Is garden centre pricing becoming more competitive?

Good sales this year appear to have masked the continuing pressure on pricing strategies this year as online offerings and exchange rates make their presence felt.

Image: HW
Image: HW

Horticulture Week's Garden Centre Prices data for the week ending 30 June, showed 3-litre lavender being sold at £10.49 at Squire’s, at £4.97 for a 2-litre product at Homebase and £3.99 for a 1-litre plant at Wyevale online.

Gardening Express has five 1 to 2 litre lavenders at £29.99 and promises to refund should customers find the same plants cheaper at Wyevale Garden Centres, Dobbies, B&Q, Crocus or Thompson & Morgan within seven days of purchase.

Those prices are pretty tough to compare but do show fluctuation between online and in-store. Scrutiny of pricing will only continue to rise, says Gardening Express owner Chris Bonnett, who says he stocks £14.99 hydrangeas while others might have them at £26 and still at £16 when reduced. This is leading to wastage at some garden centres, he claims.

To cut that wastage, big garden retailers say it is crucial for individual bricks-and-mortar garden centre outlets to be able to order their own plants because, for instance, more David Austin Roses will sell in the Home Counties than elsewhere, while less affluent areas will sell more bedding.

However, as garden centre ownership consolidates, central distribution is rising which could give more agile online sellers an advantage.

It is "par for the course" for people to compare plant prices on their iPhones on higher-value, considered purchase items such as Buxus, if not on impulse buys, says Bonnett. Changing to offering what plants and colours customers are demanding online and stocking it online and in-store with customer feedback feeding into the offer is the way forward he says.

Sales outweigh price concerns

However, Ansell Garden Centre owner Paresh Raithatha says good sales have outweighed price concerns this year. "I think there is price sensitivity but in a season where the weather has been good and people just wanted to get into the garden."

He says his west London centre "is a bit more competitively priced" and has sold through plants this year because "we’ve concentrated on the plant side" after a fire in November 2016 and "we’ve no complaints".

Some specimen stock stuck a bit early on but it has taken off in the last month. He adds: "There is a price level but on bedding we had to increase prices and we’ve had no complaints or comments, and people have been filling baskets and trolleys."

Latest British Retail Consortium (BRC) figures show overall shop price deflation of 0.3% in June, a slight deceleration from the 0.4% fall in May. But this is misleading, according to BRC chief executive Helen Dickinson.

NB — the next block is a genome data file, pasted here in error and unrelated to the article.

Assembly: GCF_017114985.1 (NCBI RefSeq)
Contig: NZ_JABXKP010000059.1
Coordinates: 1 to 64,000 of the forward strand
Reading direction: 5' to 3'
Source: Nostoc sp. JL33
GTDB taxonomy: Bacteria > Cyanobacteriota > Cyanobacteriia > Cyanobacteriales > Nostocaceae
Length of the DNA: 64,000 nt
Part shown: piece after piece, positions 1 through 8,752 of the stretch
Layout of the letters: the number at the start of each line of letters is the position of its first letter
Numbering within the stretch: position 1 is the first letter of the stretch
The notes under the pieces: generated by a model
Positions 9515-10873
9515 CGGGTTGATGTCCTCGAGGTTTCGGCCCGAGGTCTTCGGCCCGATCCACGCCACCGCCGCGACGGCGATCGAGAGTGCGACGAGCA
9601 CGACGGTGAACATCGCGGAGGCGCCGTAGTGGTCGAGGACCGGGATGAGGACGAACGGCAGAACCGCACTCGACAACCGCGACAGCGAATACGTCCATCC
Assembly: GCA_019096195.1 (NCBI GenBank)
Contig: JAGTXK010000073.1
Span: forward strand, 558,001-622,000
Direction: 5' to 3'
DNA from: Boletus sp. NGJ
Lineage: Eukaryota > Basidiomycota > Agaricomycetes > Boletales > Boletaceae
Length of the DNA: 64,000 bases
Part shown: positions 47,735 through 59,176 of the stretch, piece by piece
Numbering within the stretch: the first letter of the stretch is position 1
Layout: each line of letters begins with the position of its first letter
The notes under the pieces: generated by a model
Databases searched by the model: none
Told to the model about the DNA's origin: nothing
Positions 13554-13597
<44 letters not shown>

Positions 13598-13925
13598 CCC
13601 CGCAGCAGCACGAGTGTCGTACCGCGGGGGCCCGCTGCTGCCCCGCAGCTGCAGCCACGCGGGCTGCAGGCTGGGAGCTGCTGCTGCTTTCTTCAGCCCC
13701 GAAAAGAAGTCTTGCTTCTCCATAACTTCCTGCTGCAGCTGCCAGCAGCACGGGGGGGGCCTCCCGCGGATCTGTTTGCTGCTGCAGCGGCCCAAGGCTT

"The fact that the headline number, -0.3%, shows that prices are still down on last year should not be misunderstood. The year-on-year numbers belie the fact that prices have been heading upwards for the last six months; it’s just that significant deflation in the second half of 2016 means there has been considerable ground to make up in the year-on-year figures."

Inflation dropped from 2.9% to 2.6% in May, according to Government figures, but is still rising higher than wages. The drop was mainly because of falls in fuel prices. Commentators suggested the fall in the pound last year had not yet fully fed through to shop prices.

Exhange rates kicking in

At the recent SOLEX garden furniture and barbecue trade show, retailers said they had noticed wholesale price rises of 5-to-15% as exchange rate changes kicked in. Wholesalers also noted transport costs rising.

As with plants sales, prolonged good weather has helped mask price rises by prompting better sales than 2016. Wholesalers are altering specification, trying to pack more stock into containers and generally saying that increases need to be shared to swallow the pain, which they add should now be ending.

Food prices are less weather-dependent and are another concern for garden centres. Bents Home & Garden managing director Matthew Bent says they are going up "massively" on both the retail and catering sides. He is trying to resist price increases but the price of imported food such as coffee is going up fast and some products are becoming unaffordable to keep on the menu.

He adds that the full extent of the weakening of sterling after the Brexit vote in June 2016 is only starting to be fully seen, as items such as garden furniture are now starting to show their true price after being forward bought in many cases last year. Bent is concerned because full price increases could kick in later in 2017 and into 2018.

Dickinson says: "Amidst economic uncertainty and mounting concern over the inflationary squeeze on household incomes, sustaining growth in shopper footfall will be challenging, more so as retailers seek to convert that into an improved performance at tills."

She notes that they are stepping up their efforts to keep prices down for customers against rising input prices and inflation.

Longacres' Mike Ainley says a lot of local competition at its three garden centres means price is a point of difference. "Customers have been price-sensitive in recent times and all the feedback we get, especially on the plant side, is about quality, price and range," he adds. "The customers do the price comparisons for us, if you like."

Dobbies chief executive Nicholas Marshall says customers notice quality and price. "People aren’t stupid," he points out. "They will vote with their feet."


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